Asked to explain why the BBI opposes non-bail alternatives for pretrial detainees, Wachinski said money bail boosts public safety by reducing “flight risk,” i.e., defendants failing to appear in court. For him, money bail ensures a safer public.

The BBI’s fight for a status quo in which commercial bail dominates detainees’ release options, also affects the prison overcrowding issue. As with Brown’s veto, the BBI opposes drug-sentencing reforms as a viable alternative to prison overcrowding.

California, for example, is under federal court order to reduce its prison population, which the state addressed to some degree (but not to the satisfaction of the courts) with AB 109, a bill Brown signed in 2011. The law transfers state prisoners to local jails where there is more likelihood of early release because of overcrowding and, crucially, a greater chance that local courts consider sending new detainees to treatment rather than keep them in crowded jails. More people sent to treatment means, of course, less money pretrial detainees spend on bail. This would result in less BBI profits overall.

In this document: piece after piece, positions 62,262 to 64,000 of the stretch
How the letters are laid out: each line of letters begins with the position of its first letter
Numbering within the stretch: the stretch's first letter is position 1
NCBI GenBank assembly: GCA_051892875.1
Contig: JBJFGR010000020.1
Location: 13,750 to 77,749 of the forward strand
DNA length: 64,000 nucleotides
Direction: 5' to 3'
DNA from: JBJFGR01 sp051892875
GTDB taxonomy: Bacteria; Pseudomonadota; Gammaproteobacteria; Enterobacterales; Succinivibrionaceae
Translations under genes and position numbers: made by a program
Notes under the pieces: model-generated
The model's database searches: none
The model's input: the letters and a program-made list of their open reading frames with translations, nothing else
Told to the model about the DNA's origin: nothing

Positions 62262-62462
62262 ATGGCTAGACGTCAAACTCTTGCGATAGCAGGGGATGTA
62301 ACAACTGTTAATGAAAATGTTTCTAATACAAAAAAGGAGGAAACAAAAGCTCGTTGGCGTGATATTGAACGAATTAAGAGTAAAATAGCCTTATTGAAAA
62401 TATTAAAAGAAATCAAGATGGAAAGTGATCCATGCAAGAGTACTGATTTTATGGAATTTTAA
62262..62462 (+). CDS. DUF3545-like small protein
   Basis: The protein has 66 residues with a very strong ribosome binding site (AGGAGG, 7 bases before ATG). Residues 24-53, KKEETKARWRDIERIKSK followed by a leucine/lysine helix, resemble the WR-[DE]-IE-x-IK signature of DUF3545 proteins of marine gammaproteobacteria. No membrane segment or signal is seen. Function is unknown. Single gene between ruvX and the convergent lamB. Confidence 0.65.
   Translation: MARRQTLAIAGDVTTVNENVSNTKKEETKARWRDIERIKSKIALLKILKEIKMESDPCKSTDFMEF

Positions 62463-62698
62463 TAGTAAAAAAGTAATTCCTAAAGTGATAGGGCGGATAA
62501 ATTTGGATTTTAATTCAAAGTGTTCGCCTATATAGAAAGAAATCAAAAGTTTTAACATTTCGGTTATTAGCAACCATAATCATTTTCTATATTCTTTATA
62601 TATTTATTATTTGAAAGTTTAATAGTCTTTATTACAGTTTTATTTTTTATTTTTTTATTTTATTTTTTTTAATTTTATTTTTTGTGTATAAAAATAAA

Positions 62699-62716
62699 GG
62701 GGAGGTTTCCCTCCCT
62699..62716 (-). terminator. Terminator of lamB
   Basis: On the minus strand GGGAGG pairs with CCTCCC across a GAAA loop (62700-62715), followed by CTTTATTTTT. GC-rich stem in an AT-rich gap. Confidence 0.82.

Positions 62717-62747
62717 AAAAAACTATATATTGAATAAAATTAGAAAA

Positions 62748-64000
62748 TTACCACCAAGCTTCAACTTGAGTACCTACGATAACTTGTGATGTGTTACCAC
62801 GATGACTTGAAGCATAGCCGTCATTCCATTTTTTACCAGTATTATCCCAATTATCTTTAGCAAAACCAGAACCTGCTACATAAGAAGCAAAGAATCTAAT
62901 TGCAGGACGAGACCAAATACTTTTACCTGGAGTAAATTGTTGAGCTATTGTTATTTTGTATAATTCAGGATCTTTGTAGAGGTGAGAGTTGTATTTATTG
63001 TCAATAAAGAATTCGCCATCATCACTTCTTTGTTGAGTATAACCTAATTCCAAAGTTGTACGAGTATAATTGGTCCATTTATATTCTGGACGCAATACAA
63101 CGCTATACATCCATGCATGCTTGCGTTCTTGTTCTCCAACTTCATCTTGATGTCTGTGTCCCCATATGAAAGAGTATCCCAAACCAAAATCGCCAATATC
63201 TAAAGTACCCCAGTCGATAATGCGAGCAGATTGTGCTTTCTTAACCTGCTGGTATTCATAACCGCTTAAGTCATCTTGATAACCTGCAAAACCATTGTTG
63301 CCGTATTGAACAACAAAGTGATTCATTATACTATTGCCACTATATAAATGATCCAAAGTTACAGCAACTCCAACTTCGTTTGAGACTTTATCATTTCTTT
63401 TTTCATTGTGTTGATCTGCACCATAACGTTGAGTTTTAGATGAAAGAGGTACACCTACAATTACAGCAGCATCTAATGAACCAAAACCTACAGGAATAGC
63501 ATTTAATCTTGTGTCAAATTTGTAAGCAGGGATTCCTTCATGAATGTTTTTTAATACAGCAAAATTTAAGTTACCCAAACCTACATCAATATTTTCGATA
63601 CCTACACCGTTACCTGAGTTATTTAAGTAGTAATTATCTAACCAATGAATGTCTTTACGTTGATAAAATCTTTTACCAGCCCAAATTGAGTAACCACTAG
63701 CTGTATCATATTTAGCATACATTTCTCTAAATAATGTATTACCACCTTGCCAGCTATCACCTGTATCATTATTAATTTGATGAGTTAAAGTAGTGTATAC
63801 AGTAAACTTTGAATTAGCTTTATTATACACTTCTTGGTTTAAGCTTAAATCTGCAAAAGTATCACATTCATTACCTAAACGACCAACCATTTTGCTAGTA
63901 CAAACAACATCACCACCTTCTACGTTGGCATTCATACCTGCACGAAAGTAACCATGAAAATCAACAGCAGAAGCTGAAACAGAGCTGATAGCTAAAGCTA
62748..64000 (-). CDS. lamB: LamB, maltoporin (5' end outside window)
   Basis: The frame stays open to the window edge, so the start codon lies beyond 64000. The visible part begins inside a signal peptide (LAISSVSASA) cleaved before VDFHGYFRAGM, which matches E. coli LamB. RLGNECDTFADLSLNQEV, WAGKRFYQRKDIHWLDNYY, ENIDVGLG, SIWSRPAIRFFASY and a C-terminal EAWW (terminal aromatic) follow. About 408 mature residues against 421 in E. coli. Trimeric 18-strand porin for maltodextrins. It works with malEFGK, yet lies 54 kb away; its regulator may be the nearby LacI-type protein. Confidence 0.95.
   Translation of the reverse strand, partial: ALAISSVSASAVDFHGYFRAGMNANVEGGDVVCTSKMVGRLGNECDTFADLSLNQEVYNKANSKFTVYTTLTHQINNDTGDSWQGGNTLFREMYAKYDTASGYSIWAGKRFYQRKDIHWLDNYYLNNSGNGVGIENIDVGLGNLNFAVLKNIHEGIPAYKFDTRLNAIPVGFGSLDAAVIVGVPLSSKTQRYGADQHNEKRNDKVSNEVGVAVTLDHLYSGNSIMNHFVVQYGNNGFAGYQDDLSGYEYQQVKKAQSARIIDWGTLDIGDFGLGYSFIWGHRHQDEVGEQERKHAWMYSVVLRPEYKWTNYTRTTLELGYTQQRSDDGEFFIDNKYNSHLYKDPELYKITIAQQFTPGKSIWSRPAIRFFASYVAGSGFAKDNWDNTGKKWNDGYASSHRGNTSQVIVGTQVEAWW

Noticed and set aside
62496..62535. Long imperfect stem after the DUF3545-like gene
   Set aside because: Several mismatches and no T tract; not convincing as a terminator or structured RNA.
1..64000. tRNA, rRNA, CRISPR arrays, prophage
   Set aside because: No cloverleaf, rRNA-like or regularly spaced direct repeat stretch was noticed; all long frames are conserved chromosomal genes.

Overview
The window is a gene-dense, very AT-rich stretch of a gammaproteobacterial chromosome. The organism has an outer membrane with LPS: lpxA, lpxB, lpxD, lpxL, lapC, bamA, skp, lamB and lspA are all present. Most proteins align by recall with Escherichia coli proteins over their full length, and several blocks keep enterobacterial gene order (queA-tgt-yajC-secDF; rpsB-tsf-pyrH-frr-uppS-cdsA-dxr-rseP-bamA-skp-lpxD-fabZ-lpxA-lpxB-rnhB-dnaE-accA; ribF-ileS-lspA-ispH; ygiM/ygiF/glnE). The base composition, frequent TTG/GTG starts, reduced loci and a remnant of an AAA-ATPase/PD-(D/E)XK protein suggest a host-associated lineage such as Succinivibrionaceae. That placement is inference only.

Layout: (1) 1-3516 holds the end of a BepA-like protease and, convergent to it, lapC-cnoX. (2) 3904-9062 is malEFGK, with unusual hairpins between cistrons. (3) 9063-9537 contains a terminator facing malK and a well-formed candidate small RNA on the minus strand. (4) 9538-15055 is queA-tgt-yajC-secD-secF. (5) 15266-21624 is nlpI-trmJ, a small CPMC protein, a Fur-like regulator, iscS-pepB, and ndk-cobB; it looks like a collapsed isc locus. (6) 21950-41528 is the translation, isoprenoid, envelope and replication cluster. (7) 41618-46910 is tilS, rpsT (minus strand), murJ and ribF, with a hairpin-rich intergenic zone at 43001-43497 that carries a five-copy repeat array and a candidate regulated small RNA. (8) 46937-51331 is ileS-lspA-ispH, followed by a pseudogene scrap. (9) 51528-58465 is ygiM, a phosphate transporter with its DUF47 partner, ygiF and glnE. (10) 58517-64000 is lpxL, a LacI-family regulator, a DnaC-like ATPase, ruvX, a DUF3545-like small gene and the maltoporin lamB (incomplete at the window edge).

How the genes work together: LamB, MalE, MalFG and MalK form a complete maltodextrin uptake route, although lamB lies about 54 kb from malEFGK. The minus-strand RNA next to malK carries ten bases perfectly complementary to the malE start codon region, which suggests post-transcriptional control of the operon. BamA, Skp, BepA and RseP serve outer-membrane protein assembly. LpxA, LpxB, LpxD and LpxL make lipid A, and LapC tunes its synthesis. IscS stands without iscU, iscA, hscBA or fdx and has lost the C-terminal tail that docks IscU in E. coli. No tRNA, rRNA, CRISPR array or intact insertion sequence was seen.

In similar circumstances in Texas, Harris County bail bonds businesses report a downturn due in large part to personal recognizance releases (PRs, which require no cash security postings) granted to arrestees versus bail bonding. Widespread PR was instituted to address jail overcrowding based on the reality that forcing detainees to first obtain bail would dramatically slow the process and keep the jails overfilled. According to local broadcaster KHOU, “In 2009, a federal probe found the Harris County jail to be severely overcrowded…. According to figures obtained by KHOU, the number of PR bonds given to felony offenders has significantly increased in Harris County, climbing by nearly 90 percent over the last three years.”

ABC’s Wachinski notes candidly that such prison realignment, including California’s AB 109 transferring state prisoners to early release local jails, hurts the entire criminal justice economy, including the bail industry. “As a criminal justice stakeholder, we have felt the sting of AB 109,” he said in a phone interview.

Evolution Of The Industry

Although reform is under way in several states, most arrestees in the U.S still face money bail. In most cases, a bail schedule is to the criminal justice system what a menu is to restaurant diners. It simply attaches a monetary price to a criminal charge title or type. Most often there is no consideration of charges’ strengths or weaknesses, such as felony arrest or nonviolent drug possession. There is just a fixed price.